Move over Songs of Sapa. There’s a new cookbook on the bench – Indochine. Baguettes and bánh mì: finding France in Vietnam – and it’s taken prime spot on the cookbook stand in all its emerald-green cover jacket glory.
Both books are by Luke Nguyen, one of the star chefs at Surry Hills restaurant Red Lantern. The former traces Nguyen’s journey through Vietnam from the northern highlands of Sapa, to Saigon in the south. Indochine, on the other hand, hones in on Vietnamese cuisine’s ancestry, tracing elements of it back to its colonial French roots.
Nguyen’s journey begins in Hanoi, covers Dalat – “the city of eternal spring”, Saigon, and finally France. One of the loveliest aspects of his work are the people he meets and introduces to the reader along the way – from two elderly Vietnamese gentlemen who wear black berets and talk fluent French, to a woman who has cooked pho broth in the same way for thirty years – her young son char-grilling shallots, garlic and ginger over a fire, and my favourite, Madame Delphine, a woman in her eighties, of aristocratic blood, whose walls are covered in old black-and-white photographs that are “blanketed in a thick layer of dust” – the Vietnamese epitome of Charles Dickens’ Miss Havisham.
All of Nguyen’s acquaintances could be characters in a play, or novel. They all have stories to tell, recipes to share, or favourite restaurants to steer Nguyen towards, the names of which are scribbled down in a clandestine fashion that adds an aura of discovery to Nguyen’s tale.
Along the way, Nguyen learns which Vietnamese dishes were inspired by the French, such as xa lat – salads with vinaigrette dressings, pate chaud – a French-Vietnamese version of a hot meat pie, and bahn mi thit – pork sandwiched in baguettes. He shares the recipes for these and for the Vietnamese versions of French classics, such as duck a l’orange and coq au vin– which are laced with coconut water and other non-traditional ingredients, including coriander, shaoxing rice wine, and spices such as star anise and cinnamon.
He discusses the ingredients which were introduced to Vietnam by the French – such as asparagus and dill, the cooking techniques that they left behind – such as roasting vegetables before adding them to stock and soups, and the produce that the French inspired the Vietnamese to use – such as beef.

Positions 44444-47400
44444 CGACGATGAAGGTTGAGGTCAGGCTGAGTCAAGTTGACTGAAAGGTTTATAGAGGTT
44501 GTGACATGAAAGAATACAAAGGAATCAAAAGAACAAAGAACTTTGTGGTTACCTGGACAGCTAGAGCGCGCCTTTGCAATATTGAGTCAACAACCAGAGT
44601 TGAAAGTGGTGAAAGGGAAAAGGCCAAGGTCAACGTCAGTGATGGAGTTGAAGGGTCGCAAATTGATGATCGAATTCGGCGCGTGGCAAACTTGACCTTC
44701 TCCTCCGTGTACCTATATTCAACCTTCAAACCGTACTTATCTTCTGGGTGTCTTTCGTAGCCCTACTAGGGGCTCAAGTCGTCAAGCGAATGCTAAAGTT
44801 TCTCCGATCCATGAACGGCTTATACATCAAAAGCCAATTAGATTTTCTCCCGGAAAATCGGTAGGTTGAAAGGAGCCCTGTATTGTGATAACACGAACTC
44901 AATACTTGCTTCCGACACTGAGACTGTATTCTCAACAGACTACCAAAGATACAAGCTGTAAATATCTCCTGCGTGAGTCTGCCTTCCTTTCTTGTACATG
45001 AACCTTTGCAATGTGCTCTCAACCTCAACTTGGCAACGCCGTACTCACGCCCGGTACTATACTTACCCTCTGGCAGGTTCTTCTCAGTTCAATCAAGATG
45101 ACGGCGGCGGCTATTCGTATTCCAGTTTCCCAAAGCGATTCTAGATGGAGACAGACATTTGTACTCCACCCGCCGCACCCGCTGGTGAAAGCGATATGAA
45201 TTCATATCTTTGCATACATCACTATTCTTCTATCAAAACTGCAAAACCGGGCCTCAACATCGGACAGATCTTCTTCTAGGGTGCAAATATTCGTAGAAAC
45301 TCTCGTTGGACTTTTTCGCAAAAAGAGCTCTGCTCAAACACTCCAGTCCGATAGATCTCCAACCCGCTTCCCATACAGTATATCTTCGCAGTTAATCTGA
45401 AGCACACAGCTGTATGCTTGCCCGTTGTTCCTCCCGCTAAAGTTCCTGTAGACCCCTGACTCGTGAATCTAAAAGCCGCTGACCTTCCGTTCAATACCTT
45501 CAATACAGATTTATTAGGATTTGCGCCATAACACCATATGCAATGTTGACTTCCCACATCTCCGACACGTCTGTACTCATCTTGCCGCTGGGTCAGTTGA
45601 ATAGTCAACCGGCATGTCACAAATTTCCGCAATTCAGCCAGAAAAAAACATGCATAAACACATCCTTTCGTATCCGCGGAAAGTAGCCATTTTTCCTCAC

It was a pleasure to put some of these cross-cultural culinary treasures to the test. Duck a l’orange fell off the bone. I was disappointed that the sauce was thin and runny after the stated 10 minutes cooking time – whereas Nguyen’s looked thick and glossy in the photograph by Alan Benson. However, when I reheated the dish some hours after it was initially cooked the sauce reduced to a wonderful syrupy consistency.
Pan-fried cinnamon prawns were quick and easy to make and subtly spiced and fragrant. Chilli salted school prawns with garlic mayonnaise were a superb beer snack. These crunchy little critters were a salt-spiced enticement we couldn’t resist.
One flaw is that the French connections of some dishes are not fully explained. Most recipes are accompanied by an introduction that discusses them in a little detail. But the odd recipe has no accompanying blurb, and the information doesn’t always provide an insight into a recipe’s French heritage.
Nguyen also quotes his interviewees in great length. He mentions a notebook, maybe he even used a tape recorder, but even an expert journalist would be hard pushed to capture a conversation shared on the back of a motorbike taxi as the driver revs the engine. But that’s a pedantic journalist’s take on the situation. Nguyen may well have a great memory for detail, first-class shorthand skills, or a top-notch tape recorder. And if he doesn’t, he still offers a unique insight into the culinary legacy of colonial French rule in Vietnam. And he shares it with his signature enthusiasm and knack for telling a good yarn.
Indochine. Baguettes and bánh mì: finding France in Vietnam
Readers may also like:
THE URBAN COOK COOKING AND EATING FOR A SUSTAINABLE FUTURE,
BY MARK JENSEN